Directed By: Alexandre Aja
Starring: Ted Levine, Kathleen Quinlan, Dan Byrd
Tag line: "The lucky ones die first"
Trivia: Over 16 different nationalities worked on the movie, which was filmed in Morocco
Directed by Alexandre Aja, 2006’s remake of Wes Craven’s The Hills Have Eyes strikes a nice balance between old and new, matching the brutality of the film that inspired it while, at the same time, updating its story in a way that makes it considerably more unsettling.
The tale is a familiar one: “Big Bob” Carter (Ted Levine) and his wife Ethel (Kathleen Quinlan) are heading west to celebrate their 25th wedding anniversary, bringing with them their teenage kids Bobby (Dan Byrd) and Brenda (Emilie de Ravin), as well as eldest daughter Lynn (Vinessa Shaw), who’s joined by her husband Doug (Aaron Stanford) and their newborn baby. While traveling down a deserted stretch of desert road, they have an “accident” that completely disables their car, leaving hem stranded in an area once used by the government for nuclear testing. Bob and Doug head off in separate directions to look for help while the rest of the family, aided by their state-of-the-art mobile home, makes the best of the situation. The moment the sun goes down, however, the Carters realize they’re not alone in the desert, and are soon fighting for their lives against a family of cannibalistic mutants.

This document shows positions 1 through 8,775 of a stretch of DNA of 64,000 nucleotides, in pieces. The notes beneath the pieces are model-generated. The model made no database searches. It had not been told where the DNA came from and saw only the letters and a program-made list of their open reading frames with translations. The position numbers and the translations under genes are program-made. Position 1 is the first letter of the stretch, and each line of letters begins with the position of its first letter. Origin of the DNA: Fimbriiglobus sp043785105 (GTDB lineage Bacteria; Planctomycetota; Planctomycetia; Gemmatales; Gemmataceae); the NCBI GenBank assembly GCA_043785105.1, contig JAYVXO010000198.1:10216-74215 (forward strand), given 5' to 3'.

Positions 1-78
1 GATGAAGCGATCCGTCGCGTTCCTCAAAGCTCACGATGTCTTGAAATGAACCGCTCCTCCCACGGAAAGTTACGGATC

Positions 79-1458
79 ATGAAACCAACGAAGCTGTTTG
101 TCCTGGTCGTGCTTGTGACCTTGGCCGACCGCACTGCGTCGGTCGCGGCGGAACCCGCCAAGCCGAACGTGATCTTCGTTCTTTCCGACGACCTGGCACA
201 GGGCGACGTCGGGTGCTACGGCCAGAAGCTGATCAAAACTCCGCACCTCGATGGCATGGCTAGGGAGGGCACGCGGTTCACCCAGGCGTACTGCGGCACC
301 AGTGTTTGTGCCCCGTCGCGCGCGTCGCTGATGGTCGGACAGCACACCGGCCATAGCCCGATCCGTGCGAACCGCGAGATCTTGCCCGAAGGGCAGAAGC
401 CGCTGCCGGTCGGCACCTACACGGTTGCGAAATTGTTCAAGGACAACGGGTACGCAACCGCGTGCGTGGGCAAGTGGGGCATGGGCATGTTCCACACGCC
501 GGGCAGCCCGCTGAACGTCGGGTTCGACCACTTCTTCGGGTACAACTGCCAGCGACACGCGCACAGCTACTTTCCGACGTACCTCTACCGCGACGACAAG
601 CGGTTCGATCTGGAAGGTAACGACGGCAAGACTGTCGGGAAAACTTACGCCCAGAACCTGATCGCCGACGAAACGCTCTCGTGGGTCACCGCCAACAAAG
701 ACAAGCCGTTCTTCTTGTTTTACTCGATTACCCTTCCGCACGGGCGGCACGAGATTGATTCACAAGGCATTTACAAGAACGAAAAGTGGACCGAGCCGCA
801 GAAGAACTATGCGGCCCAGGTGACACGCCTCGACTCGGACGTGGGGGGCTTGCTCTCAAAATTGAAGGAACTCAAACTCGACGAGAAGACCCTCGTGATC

Many of the more intense sequences from 1977’s The Hills Have Eyes are recreated in this recent version, from the fate of Big Bob and the attack on the Carter family to the kidnapping that kicks off the second half of the movie, with Aja ratcheting up the ferocity of these scenes (a la blood and violence) to make each a more powerful experience. Where the film sets itself apart from its predecessor is in the way it handles the “family” that's stalking the Carters, transforming them from backward mountain people to straight-up mutants. Deformed by the leftover radiation, this family is a collection of grotesqueries; men, women and children that look every bit as frightening as they act (instead of living in a cave, as they did in Craven’s film, they reside in one of the artificial towns built by the government, which were used to figure out how much damage a nuclear blast might cause).
As much as I admire the original, which, for me, ranks among Craven’s best efforts, this recent version of The Hills Have Eyes is a vicious, occasionally cruel motion picture that will get under your skin, then linger in your mind for days afterwards. Like Craven before him, Alexandre Aja has crafted one hell of a horror movie.